In the full celebration of the Christian funeral, symbols are used. A pall is placed on top of the casket, which symbolizes that the person was baptized. This runs parallel to the white garment placed on a person at Baptism.
Holy water, which also reflects Baptism, is used. The paschal candle, which is first lit during the Easter Vigil is placed, symbolizing Christ as the light.
"Those are meaningful and powerful symbols," Clemenger said.
Newman College professor Father Leo Hofman said the preference is still for earth burial or interment in a mausoleum.
"The body is the primary symbol in the funeral liturgy," Hofman said.
The long-standing practice of burying the body of the deceased in a grave or tomb in memory of Jesus whose own body was placed in a tomb continues to be encouraged as a sign of Christian faith.
However, in particular circumstances, it may be necessary for the cremation to take place prior to the funeral liturgy.
One example is when the funeral is taking place in a location other than where the person died and the family has to transport the deceased body.
It is cheaper and easier to transport cremains than to transport the deceased body, especially when moving from one country to another.
When cremation takes place before the funeral liturgy the ashes can be present. This is permissible because of an exception to Church law granted by the Vatican to the Canadian bishops.
The Canadian Catholic Conference of Bishops issued guidelines on funeral liturgy with the presence of the cremains. Some highlights include:
Clemenger's "concern about (cremation) is that our society seems to think that we don't have to go through the grieving process."
"It can just be quick, clean, get it done and we won't have to go through all of the deeply troubling experience of grief," Clemenger said.
The Catholic funeral liturgy can make a difference for people, Clemenger said. "It helps us to begin to work our way through the mourning."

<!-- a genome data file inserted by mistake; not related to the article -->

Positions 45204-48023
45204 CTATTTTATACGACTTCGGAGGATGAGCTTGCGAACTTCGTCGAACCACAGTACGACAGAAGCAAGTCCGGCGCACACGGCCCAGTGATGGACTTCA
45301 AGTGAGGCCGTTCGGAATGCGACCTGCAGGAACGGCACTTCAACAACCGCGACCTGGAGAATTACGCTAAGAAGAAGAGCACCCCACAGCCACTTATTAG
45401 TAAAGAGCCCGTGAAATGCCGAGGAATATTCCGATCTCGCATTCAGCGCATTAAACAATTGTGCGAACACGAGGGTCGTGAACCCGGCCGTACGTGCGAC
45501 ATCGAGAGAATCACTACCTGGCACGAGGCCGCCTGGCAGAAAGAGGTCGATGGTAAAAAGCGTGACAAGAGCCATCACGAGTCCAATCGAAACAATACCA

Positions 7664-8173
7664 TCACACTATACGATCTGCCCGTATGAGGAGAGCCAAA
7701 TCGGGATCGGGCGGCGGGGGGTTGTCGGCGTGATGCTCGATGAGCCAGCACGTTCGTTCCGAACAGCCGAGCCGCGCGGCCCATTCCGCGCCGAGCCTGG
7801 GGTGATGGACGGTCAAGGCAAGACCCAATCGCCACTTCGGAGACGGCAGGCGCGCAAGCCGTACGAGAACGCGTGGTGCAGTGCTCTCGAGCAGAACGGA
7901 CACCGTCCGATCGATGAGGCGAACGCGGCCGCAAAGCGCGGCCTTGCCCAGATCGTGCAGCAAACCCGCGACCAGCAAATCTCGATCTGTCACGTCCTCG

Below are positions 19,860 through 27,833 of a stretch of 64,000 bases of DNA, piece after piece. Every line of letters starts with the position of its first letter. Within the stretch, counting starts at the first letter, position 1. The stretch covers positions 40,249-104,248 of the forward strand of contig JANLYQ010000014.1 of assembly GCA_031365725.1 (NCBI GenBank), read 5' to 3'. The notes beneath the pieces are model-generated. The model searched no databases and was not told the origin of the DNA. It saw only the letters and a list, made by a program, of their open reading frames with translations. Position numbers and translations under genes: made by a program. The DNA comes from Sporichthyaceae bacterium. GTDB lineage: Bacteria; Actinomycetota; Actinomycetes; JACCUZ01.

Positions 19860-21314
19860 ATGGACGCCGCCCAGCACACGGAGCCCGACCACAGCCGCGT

Tony Obleada, 52, originally from the Philippines, told the WCR the way funerals and burials are celebrated in his country.
"It involves a great deal of grieving with family and friends," he said.
Cremation is seldom if at all practised in the Philippines because the presence of the body is seen as very important.
"That would be the last time we would see our loved ones who passed on," said Obleada. Wakes last from four days to a week. Viewing of the body is usually 24 hours during the wake especially when it is done in the home of the family.
The duration of the wake depends on whether all the close relatives have paid respect to the person. They also observe nine days of prayers for the deceased from the day the person died.
"I want to follow the traditional way we do it," said Obleada. "I have nothing against cremation but I still can't get my mind around it."
"Doesn't the Bible tell us we will return from dust to dust and not from ashes to ashes?" he said.
From the Catholic point of view another important aspect that has to be observed is that cremains must not be scattered but rather interred.
Some people divide the cremains and place them in a "keepsake urn," or carry them around in a pendant type of urn.
"The cremated remains are still seen as the body although in a different form now," said Clemenger. "So it needs to be treated with respect and dignity and should be given burial."
Most archeologists believe cremation was invented about 3000 BC. It was most likely used in Europe or the Near East and by 800 BC it became a common method of disposing of bodies.